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Published: Wednesday, 7/11/2007

Toledo Zoo reintroduces Karner blues in park lands

BY JENNI LAIDMAN
BLADE SCIENCE WRITER
John F. Jaegger, director of natural resources, and Denise Gehring, director of environmental programs for the Toledo Area Metroparks, release endangered Karner blue butterflies at Oak Openings Metropark. John F. Jaegger, director of natural resources, and Denise Gehring, director of environmental programs for the Toledo Area Metroparks, release endangered Karner blue butterflies at Oak Openings Metropark.
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For Denise Gehring, this moment in a shadeless meadow under a merciless summer sun is the fulfillment of a dream.

Reaching into a barrel-shaped net cage, she proclaims, "They're coming out, everyone!"

Scores of eyeshadow-blue butterflies - small enough to hide behind a quarter - flutter forward like so many paper scraps.

"Good luck!" Ms. Gehring calls as some of the 131 Karner blue butterflies dance away.

In 1984, Ms. Gehring, director of environmental programs at the Toledo Area Metroparks, was among those who began the butterfly work. That was the year she and others began searching for the federally endangered butterfly.

There wasn't much to see. They began by identifying where lupine grows, looking for the little windows where Karner caterpillars chew into lupine leaves. Karner blues lay eggs on lupine exclusively. The developing grass-green caterpillar must have lupine to feed on in the three weeks before metamorphosis.

"We found three Karner blues at three different sites. They were all males," Ms. Gehring said. The following year, they found none.

The release at Oak Openings was the first on Metropark property.

Karner blue butterflies, hatched at the Toledo Zoo, are being reintroduced at three area Metroparks where the rare insects once thrived. Karner blue butterflies, hatched at the Toledo Zoo, are being reintroduced at three area Metroparks where the rare insects once thrived.
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Peter Tolson, the Toledo Zoo's director of conservation, and Mitch Magditch, the zoo's director of education, created the butterfly breeding program, which has helped to return the Karner blue to the prairies of northwest Ohio.

Since 1998, the zoo has released 2,200 Karners in two Nature Conservancy properties, the Kitty Todd Preserve on Old Stateline Road in Swanton, and the adjacent Moseley Barrens. In fact, butterflies at the Kitty Todd site are now self-sustaining and haven't relied on an influx of zoo-raised butterflies since 2004.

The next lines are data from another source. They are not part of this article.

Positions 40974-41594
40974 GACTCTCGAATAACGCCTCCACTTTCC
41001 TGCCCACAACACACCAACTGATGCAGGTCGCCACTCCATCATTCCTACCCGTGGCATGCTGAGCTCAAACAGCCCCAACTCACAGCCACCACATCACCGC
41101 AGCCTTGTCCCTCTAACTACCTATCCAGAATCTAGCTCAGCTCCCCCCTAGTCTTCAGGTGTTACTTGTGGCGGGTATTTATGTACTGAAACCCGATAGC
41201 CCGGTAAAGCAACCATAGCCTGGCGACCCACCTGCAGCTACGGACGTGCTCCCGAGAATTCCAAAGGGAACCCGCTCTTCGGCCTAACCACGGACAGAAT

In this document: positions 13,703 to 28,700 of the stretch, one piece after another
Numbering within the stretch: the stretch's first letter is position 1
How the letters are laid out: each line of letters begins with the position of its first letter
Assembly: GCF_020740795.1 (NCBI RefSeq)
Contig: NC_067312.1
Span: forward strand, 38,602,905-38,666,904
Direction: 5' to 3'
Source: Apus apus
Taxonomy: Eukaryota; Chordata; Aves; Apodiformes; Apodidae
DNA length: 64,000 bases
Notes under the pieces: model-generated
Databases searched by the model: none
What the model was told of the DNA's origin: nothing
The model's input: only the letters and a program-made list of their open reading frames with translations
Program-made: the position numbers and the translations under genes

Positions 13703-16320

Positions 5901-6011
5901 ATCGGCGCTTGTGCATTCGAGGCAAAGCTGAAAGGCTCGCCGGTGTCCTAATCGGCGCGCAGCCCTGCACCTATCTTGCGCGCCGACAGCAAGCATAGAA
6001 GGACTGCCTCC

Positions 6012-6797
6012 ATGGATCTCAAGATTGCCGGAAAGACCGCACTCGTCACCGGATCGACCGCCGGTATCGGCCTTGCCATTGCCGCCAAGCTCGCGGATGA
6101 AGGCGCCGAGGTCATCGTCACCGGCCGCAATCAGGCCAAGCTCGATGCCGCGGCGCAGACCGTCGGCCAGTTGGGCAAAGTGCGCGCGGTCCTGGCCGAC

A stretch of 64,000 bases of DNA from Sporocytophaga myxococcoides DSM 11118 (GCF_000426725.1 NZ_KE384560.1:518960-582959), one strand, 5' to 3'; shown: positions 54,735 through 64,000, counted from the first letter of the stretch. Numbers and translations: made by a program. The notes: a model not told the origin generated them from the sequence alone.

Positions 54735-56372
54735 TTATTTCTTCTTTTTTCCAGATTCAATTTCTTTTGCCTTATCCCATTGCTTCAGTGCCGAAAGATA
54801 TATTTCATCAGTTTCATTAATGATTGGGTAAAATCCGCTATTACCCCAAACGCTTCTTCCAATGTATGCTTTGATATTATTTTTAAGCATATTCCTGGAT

The zoo's work is actually the spear point of the Ohio Karner Blue Butterfly Recovery Team effort that includes the Ohio Department of Natural Resources, the Nature Conservancy, the Ohio Lepidopterist Society, the Metroparks, the Toledo-Lucas County Port Authority, and the U.S. Fish and Wildlife Service.

The work is extending into Michigan through a cooperative arrangement with the Detroit Zoo. The Detroit institution plans to release Karner blues into a state game area in Petersburg next year.

A total of 250 Karner blues will be introduced at the Lou Campbell Prairie off Wilkins Road in the coming days. The prairie is named for the late Blade outdoors writer and conservationist who saw the scrub-covered field at this site and told park officials that with some careful burning, a rich prairie habitat would emerge. And it has.

Yesterday, the prairie was alive with butterflies of all varieties. Small copper butterflies were abundant at the Karner release site, many lighting on the 40 people gathered to witness the release, taking advantage of the salts in human perspiration. The surrounding field was full of glimmering black spicebush swallowtails, orange viceroys, and butter-yellow clouded sulphurs.

It took nine years to get the Karner blues back to the Metroparks since the last members of the species were seen there.

Metroparks had to manage that property in such a way the Karner blue would thrive there, Mr. Magditch said. Up until this point, it hadn t been ready.

It s ready now. At the end, Ms. Gehring urged a few reluctant blue butterflies to leave the net and head toward the lupines, which look like plants designed by Dr. Suess this time of year.

One little butterfly rose high into the air and headed away from the crowd, blending into the blue of the sky as it disappeared.

Live long and prosper, Ms. Gehring told the butterflies as they left. If the Karner blue is restored, than that means the habitat is restored.



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